Change is hard; it’s a universal truth not many people would disagree with. When you’re forcing (or strongly encouraging) change in a group of people, it’s especially hard. Even if that group is small, there’s bound to be miscommunication, disagreement and other friction points that make the change hard to implement.
Now, multiply those difficulties by a factor of five. Now 10, 20 and so forth. This is the challenge of growing and expanding an organization. While you need to bring more people on board to fuel your growth, build a better product or improve the leadership, you also need to manage the complexity introduced by a skyrocketing headcount.
More and more teams are accepting the challenge of switching to agile QA because it saves time, improves team collaboration and results in a superior product in a consistent, repeatable way. But most of the how-to articles and strategy guides out there only focus on small teams. What about the enterprise team ready to make the switch?
Let’s look at a few software testing strategies for enterprise teams who have—or are in the process of—adopting agile QA in their organization.
Outline a QA Strategy that Is Scalable
Scalability starts early. You don’t want to set off running with a strategy that doesn’t fit your current team or is unable to expand with your team as it grows in the future. It’s key to adopt an approach that is flexible in all areas, from the technical aspects (tools and infrastructure) to team hierarchy and how resources are managed. If you don’t have a QA expert in-house, you may consider hiring a QA vendor to mentor you on testing approach, scalability best practices and team structuring.
Bring on the Right Skill Sets
Know what your business priorities are, what types of skills and technical expertise those priorities require and hire the right team for the job. With a solid team in place, you can scale up or down as needed. It helps to bring in both generalists (people who can handle a bunch of different domains) and specialists (people with a niche focus or specialty area). As you grow, your rock-star engineers will, too—they’ll move into management roles, continuing to motivate, lead and challenge their direct reports.
Choose Metrics that Make Sense
If you don’t measure progress and team output, you won’t know when it’s time to scale—or in which area that scaling is required. Be sure to invest time and care into the process of defining your success metrics, as they’ll have big implications for how your team is structured and how it grows in the future. Also be aware many success metrics focus too narrowly on code coverage and the number of tests executed. These are important numbers, but not as important as the overall quality of the product, which should be your “North Star” metric.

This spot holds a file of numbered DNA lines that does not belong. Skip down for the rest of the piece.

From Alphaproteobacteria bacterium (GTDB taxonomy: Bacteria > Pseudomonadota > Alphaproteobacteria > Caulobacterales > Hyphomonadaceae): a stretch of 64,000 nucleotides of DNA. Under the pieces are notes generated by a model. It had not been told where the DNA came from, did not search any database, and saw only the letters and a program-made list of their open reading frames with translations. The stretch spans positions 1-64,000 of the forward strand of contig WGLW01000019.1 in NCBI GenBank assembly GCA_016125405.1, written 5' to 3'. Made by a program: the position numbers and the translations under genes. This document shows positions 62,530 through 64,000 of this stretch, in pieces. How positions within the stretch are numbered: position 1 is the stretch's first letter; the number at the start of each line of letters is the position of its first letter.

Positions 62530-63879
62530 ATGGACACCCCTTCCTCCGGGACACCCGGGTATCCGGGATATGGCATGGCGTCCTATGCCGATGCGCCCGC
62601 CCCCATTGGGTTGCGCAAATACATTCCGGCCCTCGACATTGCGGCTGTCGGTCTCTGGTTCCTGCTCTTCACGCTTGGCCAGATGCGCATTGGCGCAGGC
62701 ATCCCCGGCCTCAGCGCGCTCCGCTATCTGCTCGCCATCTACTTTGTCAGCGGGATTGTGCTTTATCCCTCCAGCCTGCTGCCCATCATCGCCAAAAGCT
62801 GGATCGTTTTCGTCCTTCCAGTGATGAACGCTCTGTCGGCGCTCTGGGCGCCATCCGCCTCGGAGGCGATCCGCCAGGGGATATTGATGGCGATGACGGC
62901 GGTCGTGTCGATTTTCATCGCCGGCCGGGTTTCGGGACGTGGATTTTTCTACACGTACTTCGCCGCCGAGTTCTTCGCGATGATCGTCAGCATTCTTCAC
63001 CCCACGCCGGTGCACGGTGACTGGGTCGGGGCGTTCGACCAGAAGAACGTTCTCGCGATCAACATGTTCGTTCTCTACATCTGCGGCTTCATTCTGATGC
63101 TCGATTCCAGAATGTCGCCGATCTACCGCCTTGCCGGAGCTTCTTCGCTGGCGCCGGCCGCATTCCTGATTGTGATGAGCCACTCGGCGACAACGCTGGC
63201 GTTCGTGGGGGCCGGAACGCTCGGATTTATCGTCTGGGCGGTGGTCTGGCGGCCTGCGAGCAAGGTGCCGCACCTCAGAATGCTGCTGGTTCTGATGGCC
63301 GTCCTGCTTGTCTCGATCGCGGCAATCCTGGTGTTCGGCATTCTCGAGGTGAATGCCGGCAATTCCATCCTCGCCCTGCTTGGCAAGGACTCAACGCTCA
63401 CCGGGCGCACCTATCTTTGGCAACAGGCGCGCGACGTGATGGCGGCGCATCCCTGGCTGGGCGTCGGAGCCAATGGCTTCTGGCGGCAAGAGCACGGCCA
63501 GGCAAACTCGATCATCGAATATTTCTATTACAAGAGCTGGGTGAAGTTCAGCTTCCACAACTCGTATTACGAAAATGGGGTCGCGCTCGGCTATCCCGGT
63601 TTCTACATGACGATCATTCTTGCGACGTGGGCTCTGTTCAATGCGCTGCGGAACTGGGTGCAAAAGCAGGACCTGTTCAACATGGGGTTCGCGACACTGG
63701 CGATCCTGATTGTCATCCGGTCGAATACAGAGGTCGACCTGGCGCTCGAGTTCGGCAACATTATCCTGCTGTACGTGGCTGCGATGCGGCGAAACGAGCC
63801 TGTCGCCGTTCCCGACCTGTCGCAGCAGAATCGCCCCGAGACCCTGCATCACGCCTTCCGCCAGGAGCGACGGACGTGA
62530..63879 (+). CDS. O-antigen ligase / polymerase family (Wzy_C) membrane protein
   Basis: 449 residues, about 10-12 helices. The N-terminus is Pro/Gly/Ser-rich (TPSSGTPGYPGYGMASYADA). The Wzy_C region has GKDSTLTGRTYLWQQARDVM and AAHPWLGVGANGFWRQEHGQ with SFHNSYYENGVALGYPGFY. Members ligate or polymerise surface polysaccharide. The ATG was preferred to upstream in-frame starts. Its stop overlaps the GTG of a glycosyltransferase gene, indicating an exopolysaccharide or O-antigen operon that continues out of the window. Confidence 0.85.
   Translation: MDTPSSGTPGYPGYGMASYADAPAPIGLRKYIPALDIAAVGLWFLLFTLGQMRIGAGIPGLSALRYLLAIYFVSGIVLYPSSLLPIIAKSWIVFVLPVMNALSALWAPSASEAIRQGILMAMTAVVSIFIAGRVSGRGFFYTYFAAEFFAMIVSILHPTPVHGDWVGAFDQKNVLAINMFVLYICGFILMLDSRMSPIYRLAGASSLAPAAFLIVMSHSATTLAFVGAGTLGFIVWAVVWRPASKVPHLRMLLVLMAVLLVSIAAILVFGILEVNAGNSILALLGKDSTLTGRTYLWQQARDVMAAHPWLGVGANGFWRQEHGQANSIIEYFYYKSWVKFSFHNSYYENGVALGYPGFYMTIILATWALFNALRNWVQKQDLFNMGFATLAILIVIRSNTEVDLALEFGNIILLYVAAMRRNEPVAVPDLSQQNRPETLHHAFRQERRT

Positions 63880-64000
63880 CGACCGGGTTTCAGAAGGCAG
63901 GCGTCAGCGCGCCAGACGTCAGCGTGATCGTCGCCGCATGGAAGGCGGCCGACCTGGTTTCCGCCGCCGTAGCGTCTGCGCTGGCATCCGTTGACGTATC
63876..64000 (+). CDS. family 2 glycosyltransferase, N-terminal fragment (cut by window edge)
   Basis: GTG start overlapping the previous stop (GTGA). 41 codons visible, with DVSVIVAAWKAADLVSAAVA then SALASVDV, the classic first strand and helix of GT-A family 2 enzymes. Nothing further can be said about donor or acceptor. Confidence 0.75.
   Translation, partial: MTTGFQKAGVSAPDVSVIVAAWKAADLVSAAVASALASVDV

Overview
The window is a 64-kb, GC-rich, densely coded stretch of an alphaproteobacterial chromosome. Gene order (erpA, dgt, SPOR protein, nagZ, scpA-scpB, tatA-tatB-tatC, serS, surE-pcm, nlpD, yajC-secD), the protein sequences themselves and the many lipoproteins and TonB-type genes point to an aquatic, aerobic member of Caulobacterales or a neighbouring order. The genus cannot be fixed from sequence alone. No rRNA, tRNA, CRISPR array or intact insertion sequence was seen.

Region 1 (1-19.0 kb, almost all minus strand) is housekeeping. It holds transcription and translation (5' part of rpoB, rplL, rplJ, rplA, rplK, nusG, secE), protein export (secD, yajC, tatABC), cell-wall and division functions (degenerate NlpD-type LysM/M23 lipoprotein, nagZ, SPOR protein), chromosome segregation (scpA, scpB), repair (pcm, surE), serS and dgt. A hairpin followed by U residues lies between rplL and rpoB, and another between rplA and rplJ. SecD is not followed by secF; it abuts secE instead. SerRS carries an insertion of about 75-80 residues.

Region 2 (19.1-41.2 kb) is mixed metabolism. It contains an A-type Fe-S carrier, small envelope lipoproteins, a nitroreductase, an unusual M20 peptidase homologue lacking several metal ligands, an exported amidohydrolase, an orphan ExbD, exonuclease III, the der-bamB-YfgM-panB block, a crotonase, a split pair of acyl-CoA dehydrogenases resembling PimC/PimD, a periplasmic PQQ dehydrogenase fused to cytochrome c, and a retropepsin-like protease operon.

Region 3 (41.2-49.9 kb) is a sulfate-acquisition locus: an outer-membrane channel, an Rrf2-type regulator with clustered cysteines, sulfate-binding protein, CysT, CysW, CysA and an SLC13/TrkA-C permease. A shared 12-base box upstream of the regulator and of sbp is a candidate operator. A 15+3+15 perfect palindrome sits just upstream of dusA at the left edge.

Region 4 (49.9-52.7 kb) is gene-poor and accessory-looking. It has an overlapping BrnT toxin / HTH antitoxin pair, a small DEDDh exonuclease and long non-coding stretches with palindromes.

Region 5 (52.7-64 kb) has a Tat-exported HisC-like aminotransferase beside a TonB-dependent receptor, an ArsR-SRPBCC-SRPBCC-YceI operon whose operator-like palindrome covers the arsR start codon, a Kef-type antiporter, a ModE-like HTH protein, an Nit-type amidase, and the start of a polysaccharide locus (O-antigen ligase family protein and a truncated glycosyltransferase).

Automate What You Can
One of the easiest ways to scale without immediately adding headcount is to invest in automation testing. By automating regression testing and other intensively manual tests, you can free up engineers to work on higher priority projects, save more of the team’s time and cut resourcing costs. Plus, automation can help improve the quality of the product by reducing the number of human errors.
No experience with automation testing? There are QA vendors out there offering expert automation teams who can learn your product, culture and processes in no time flat.
Monitor and Maintain
If you can spare it, devoting headcount specifically to monitoring the errors and alerts that arise during testing can help expedite the rest of the team’s work. When engineers don’t have to go back and work on every little fix or patch, they can focus on driving through their higher priority workload. Nitpicking the small stuff just isn’t feasible at the enterprise level, especially if you’re employing gifted and talented engineers.
Here’s What You Need to Know
- How to Scale Your QA Team Effectively
- Involve QA as early as possible
- Design effective test strategies
- Focus less on narrow metrics; more on product quality
- Switch to smaller, more frequent releases
- Test based on real-world user experiences
- Attributes of Agile QA at Scale
- Automation is a part of the process
- Engineers take ownership of their modules
- Quality is top priority (“North Star”) of the whole team
- Strategies for Scaling QA
- Understanding business priorities
- Building a skilled team that reflects those priorities
- Creating a roadmap for troubleshooting quality issues
- Implementing technical and managerial strategies that scale
Everyone knows change is hard, especially when it requires people to work differently, work harder or work together in ways that are new, inefficient (only at first) and potentially uncomfortable.
Successfully scaling agile QA is one of the best ways to ensure you’re consistently delivering a quality product to market. No wonder why teams small, large and enterprise-level are taking on the challenge—and with these strategies, you can too.